SIMI VALLEY, Calif. -- One of the signature moments in the latter portion of Wednesday night's Republican presidential debate came on the topic of marijuana.
Talk initially turned to "libertarian-ish" Sen. Rand Paul of Kentucky, who says states should be allowed to legalize marijuana if they so choose. Part of his response:
"I think one of the great problems, and what American people don't like about politics, is hypocrisy. People have one standard for others and not for them -- for themselves.
"There is at least one prominent example on the stage of someone who says they smoked pot in high school, and yet the people going to -- to jail for this are poor people, often African-Americans and often Hispanics, and yet the rich kids who use drugs aren't.
"I personally think that this is a crime for which the only victim is the individual, and I think that America has to take a different attitude. I would like to see more rehabilitation and less incarceration. I'm a fan of the drug courts which try to direct you back towards work and less time in jail."
The "one prominent example" was former Florida Gov. Jeb Bush, who was, shall we say, blunt:
"So, 40 years ago, I smoked marijuana, and I admit it. I'm sure that other people might have done it and may not want to say it in front of 25 million people. My mom's not happy that I just did.
"That's true. And here's the deal. Here's the deal. We have -- we have a serious epidemic of drugs that goes way beyond marijuana. What goes on in Colorado, as far as I'm concerned, that should be a state decision.
"But if you look at the problem of drugs in this -- in this society today, it's a serious problem. Rand, you know this because you're campaigning in New Hampshire like all of us, and you see the epidemic of heroin, the overdoses of heroin that's taking place.
"People's families are -- are being torn apart. It is appropriate for the government to play a consistent role to be able to provide more treatment, more prevention -- we're the state that has the most drug courts across every circuit in -- in -- in Florida, there are drug courts to give people a second chance.
"That's the best way to do this."
Then Bush and Paul got into a back-and-forth about whether Bush supported cannabis oil for seizure treatments when he was governor, an issue that flared up this year in Georgia. New Jersey Gov. Chris Christie soon jumped in with his more restrictionist view: "That doesn't mean we should be legalizing gateway drugs."
But the memorable moment went to businesswoman Carly Fiorina, who brought up her own family tragedy and somehow pivoted quickly to humor:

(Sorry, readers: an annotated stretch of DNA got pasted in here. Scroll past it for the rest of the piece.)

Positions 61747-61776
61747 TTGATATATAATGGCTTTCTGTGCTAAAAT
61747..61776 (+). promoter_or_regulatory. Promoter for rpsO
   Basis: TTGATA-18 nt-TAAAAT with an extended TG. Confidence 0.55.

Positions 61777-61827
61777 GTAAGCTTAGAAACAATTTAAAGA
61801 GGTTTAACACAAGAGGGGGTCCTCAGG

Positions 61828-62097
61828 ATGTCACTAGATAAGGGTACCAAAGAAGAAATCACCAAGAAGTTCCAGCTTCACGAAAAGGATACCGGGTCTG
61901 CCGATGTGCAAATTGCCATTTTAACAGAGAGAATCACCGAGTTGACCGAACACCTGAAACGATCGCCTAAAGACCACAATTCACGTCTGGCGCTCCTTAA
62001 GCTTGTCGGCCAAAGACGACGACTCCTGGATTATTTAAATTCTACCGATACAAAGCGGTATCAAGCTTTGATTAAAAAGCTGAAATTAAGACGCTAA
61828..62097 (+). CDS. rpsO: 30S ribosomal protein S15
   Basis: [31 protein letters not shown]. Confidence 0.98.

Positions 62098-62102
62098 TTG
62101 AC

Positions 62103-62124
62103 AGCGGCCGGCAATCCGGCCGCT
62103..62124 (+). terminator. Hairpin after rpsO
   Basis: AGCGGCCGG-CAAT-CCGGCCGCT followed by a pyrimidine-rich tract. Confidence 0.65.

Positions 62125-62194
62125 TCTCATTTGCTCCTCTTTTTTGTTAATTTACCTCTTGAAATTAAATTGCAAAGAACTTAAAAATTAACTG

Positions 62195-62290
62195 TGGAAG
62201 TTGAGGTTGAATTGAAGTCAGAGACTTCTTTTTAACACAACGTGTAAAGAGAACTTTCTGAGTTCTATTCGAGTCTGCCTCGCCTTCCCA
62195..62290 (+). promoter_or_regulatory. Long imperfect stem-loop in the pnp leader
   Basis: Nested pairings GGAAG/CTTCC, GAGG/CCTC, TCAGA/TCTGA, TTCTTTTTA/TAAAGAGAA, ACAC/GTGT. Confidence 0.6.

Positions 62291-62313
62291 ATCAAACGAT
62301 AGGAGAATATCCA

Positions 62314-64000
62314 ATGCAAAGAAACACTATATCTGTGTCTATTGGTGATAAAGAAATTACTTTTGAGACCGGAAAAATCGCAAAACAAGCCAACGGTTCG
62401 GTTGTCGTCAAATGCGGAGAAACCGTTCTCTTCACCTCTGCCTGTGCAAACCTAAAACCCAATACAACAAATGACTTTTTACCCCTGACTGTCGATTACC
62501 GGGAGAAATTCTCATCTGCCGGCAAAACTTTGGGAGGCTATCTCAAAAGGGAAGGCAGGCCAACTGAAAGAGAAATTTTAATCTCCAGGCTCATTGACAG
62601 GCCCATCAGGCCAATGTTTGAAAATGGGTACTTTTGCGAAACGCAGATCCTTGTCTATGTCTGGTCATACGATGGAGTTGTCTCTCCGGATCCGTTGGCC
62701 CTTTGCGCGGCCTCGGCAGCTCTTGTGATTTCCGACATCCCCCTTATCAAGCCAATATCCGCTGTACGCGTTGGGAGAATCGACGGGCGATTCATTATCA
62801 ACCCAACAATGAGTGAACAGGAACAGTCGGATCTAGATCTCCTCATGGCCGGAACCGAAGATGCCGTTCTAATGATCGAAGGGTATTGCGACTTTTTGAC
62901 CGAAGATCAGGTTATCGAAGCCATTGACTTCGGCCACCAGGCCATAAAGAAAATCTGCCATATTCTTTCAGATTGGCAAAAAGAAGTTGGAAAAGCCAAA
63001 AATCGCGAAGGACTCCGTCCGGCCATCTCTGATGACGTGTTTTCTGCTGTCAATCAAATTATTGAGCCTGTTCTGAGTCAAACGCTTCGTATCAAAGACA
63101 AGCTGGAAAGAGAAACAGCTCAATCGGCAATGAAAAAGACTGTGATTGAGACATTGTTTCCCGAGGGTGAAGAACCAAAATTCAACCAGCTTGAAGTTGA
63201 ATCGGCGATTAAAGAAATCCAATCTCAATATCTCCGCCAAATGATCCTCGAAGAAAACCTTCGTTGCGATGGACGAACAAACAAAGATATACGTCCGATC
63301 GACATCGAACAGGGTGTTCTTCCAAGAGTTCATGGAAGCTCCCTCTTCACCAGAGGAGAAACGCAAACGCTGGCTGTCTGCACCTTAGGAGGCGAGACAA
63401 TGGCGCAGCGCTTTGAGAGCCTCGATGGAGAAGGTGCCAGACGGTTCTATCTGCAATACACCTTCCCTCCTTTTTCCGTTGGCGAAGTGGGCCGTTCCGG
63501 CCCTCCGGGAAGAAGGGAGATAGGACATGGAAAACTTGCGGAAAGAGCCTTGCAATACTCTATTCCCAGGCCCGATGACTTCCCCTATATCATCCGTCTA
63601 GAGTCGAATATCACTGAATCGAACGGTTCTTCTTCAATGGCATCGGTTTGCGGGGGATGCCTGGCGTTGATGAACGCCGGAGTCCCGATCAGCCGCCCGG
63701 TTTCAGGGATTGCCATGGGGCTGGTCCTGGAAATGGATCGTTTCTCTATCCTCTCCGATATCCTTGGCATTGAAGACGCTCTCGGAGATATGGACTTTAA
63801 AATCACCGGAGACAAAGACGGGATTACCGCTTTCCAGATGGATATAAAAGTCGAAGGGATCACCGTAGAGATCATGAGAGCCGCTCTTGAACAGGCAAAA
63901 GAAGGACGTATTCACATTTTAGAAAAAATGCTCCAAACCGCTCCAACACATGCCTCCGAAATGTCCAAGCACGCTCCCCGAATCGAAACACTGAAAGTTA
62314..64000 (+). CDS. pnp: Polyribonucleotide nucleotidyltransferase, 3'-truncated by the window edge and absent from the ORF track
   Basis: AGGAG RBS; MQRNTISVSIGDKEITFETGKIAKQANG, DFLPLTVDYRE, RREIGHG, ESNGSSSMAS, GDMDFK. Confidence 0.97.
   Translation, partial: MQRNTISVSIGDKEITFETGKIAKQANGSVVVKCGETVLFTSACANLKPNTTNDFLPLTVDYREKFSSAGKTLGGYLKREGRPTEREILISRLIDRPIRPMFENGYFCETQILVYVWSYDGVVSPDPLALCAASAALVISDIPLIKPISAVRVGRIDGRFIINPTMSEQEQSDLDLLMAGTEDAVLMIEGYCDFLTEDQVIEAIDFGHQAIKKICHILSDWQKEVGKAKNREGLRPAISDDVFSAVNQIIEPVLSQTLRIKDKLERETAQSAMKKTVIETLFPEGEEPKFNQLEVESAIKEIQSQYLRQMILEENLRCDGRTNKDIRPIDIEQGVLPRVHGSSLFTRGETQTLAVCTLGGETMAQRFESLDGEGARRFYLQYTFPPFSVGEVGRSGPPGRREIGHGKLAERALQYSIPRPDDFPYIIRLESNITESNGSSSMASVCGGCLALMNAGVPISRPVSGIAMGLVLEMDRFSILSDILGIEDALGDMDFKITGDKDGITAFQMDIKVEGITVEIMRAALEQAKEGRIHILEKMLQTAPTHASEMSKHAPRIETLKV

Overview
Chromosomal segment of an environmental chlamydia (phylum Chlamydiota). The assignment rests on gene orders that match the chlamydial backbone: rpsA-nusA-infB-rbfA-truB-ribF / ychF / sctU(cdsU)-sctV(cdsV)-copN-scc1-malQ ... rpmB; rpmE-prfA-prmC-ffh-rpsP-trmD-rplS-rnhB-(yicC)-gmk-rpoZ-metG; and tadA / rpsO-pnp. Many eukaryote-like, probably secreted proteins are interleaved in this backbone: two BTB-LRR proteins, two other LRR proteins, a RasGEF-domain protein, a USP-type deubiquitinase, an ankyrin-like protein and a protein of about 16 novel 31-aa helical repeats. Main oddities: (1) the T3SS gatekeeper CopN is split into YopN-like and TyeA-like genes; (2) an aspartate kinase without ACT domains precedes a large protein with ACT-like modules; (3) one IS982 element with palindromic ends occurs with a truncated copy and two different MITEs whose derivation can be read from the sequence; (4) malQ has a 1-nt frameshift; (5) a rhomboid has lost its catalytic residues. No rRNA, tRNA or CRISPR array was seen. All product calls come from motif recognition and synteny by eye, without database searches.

"I very much hope I am the only person on this stage who can say this, but I know there are millions of Americans out there who will say the same thing.
"My husband Frank and I buried a child to drug addiction. So, we must invest more in the treatment of drugs.
"I agree with Senator Paul. I agree with states' rights. But we are misleading young people when we tell them that marijuana is just like having a beer. It's not. And the marijuana that kids are smoking today is not the same as the marijuana that Jeb Bush smoked 40 years ago.
"We do -- sorry, Barbara. We do need -- we do need criminal justice reform. We have the highest incarceration rates in the world. Two-thirds of the people in our prisons are there for non-violent offenses, mostly drug related. It's clearly not working.
"But we need to tell young people the truth. Drug addiction is an epidemic, and it is taking too many of our young people. I know this sadly from personal experience."
Fiorina wrote more about her stepdaughter in her book, Rising to the Challenge. From Time:
Fiorina often mentions that her stepdaughter Lori died in 2009, but she typically only notes that she was “lost to the demons of addiction.” It’s striking, then, that Rising to the Challenge opens with a detailed section about Lori’s death.
“The two police officers stood awkwardly in our living room,” the book begins. And farther down the first page: “They asked us to sit down. Frank collapsed in a chair. I sat on the carpet next to him, my arms wrapped around his knees. The police officers said our daughter was dead, three thousand miles away.”
Fiorina talks about her daughter’s struggles with alcohol, prescription pills and bulimia that led to her death at age 35. It’s at the end of the prologue that Fiorina first unites the personal with the political: “Lori’s potential was never fulfilled but death is not the only thing that crushes potential. … What I also know is that Americans are failing to achieve their potential today.”
Fiorina turned in a standout performance in the debate, as covered by our full premium edition story here.
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